Florida looks set to become the latest state to allow "Dreamers" — young undocumented immigrants brought here by their parents — access to in-state college tuition, a move that will help the state’s conservative legislature attract the ever-important Hispanic vote. The decision comes two days after Mark Herring, Virginia’s attorney general, said in-state tuition should be extended to Dreamers.

As Lizette Alvarez reports in The New York Times, Florida will become the 20th state to "offer some kind of in-state tuition" to children brought to the United States illegally as children, and therefore don't have lawful status in the country. The bill is expected to pass the state Senate on Thursday, a remarkable feat considering Gov. Rick Scott’s “Arizona-style crackdown” on illegal immigration in 2010, and his veto of a driver’s license bill for Dreamers last year. It has taken a decade for the bill to pass in Florida, largely because of arguments like the one made by state Sen. Jeff Brandes: “A Purple Heart-receiving combat veteran could be bumped for an undocumented student.”

But like many conservative candidates (we’re looking at you, Tom “Miami-is-a-third-world-country” Tancredo) who can no longer ignore the crucial Hispanic vote, Scott has started producing Spanish-language ads in an attempt to court the group of people he worked so hard to drive away. In Florida, Hispanics make up 14 percent of the electorate, and former Gov. Jeb Bush, who is being touted as both the best and worst possible option for a Republican presidential candidate in 2016, supported the bill’s passage.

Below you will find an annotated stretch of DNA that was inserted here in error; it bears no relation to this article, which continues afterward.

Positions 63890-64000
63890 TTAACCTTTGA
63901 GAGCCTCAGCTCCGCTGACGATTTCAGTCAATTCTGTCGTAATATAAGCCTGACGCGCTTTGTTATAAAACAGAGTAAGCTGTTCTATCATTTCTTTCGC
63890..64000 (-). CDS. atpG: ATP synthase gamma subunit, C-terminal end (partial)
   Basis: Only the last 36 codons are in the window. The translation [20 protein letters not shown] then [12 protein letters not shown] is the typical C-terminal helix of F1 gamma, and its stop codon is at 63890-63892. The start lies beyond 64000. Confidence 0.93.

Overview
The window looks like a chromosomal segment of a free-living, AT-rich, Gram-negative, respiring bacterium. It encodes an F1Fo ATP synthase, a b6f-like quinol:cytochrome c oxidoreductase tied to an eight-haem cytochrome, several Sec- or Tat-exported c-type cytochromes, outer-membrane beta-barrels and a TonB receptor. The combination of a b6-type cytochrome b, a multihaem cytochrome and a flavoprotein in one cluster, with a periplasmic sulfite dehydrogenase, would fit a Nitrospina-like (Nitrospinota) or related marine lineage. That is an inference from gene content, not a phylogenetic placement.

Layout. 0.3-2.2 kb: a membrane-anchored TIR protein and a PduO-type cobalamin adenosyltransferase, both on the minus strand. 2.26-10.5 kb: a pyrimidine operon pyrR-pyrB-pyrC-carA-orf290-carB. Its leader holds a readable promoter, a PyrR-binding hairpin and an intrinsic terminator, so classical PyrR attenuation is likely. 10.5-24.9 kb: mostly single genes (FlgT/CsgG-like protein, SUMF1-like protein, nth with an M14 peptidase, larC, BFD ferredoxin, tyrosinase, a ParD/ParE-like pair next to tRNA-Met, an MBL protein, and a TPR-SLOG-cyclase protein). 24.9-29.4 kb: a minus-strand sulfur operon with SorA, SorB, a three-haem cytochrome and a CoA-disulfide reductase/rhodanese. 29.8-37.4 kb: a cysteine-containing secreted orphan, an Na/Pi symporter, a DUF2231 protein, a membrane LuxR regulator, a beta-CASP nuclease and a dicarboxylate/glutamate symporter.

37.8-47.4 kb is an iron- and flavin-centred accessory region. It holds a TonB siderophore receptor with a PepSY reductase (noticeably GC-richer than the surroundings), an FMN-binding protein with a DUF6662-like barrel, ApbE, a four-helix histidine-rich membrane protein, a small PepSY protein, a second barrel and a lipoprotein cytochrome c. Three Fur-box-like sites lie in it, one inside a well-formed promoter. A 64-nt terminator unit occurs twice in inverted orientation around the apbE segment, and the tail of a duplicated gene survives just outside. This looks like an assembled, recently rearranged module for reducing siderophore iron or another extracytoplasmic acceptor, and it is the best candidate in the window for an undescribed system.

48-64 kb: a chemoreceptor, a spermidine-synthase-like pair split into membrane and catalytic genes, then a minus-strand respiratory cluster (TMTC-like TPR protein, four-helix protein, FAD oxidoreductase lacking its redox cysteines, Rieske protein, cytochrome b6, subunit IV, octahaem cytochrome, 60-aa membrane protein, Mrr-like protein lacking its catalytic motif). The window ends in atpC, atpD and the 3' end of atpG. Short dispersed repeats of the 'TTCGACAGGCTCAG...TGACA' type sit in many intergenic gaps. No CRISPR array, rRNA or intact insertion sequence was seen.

The National Conference of State Legislatures says that 15 states currently allow Dreamers to be eligible for in-state tuition. In February, the Associated Press reported that in addition to Florida and Virginia, Indiana, Massachusetts, Missouri, Mississippi, and New Hampshire have bills under consideration that would extend the in-state benefit.

States that offer some form of instate tuition benefit through state legislatures

  • California, Colorado, Connecticut, Illinois, Kansas, Maryland, Minnesota, Nebraska, New Mexico, New Jersey, New York, Oregon, Texas, Utah, Washington.

States that offer in-state tuition through Board of Regents decisions

  • Oklahoma. In 2008, a House bill ended instate tuition eligibility for undocumented immigrants, but Oklahoma State Regents are allowed to enroll a student without lawful presence in the country as long as they meet special requirements.

  • Rhode Island.

States soon to offer in-state tuition

  • Virginia, Florida.

States that have barred in-state tuition 

  • Alabama and South Carolina both prohibit undocumented immigrants from enrolling in state colleges.

  • Arizona, Georgia, Indiana.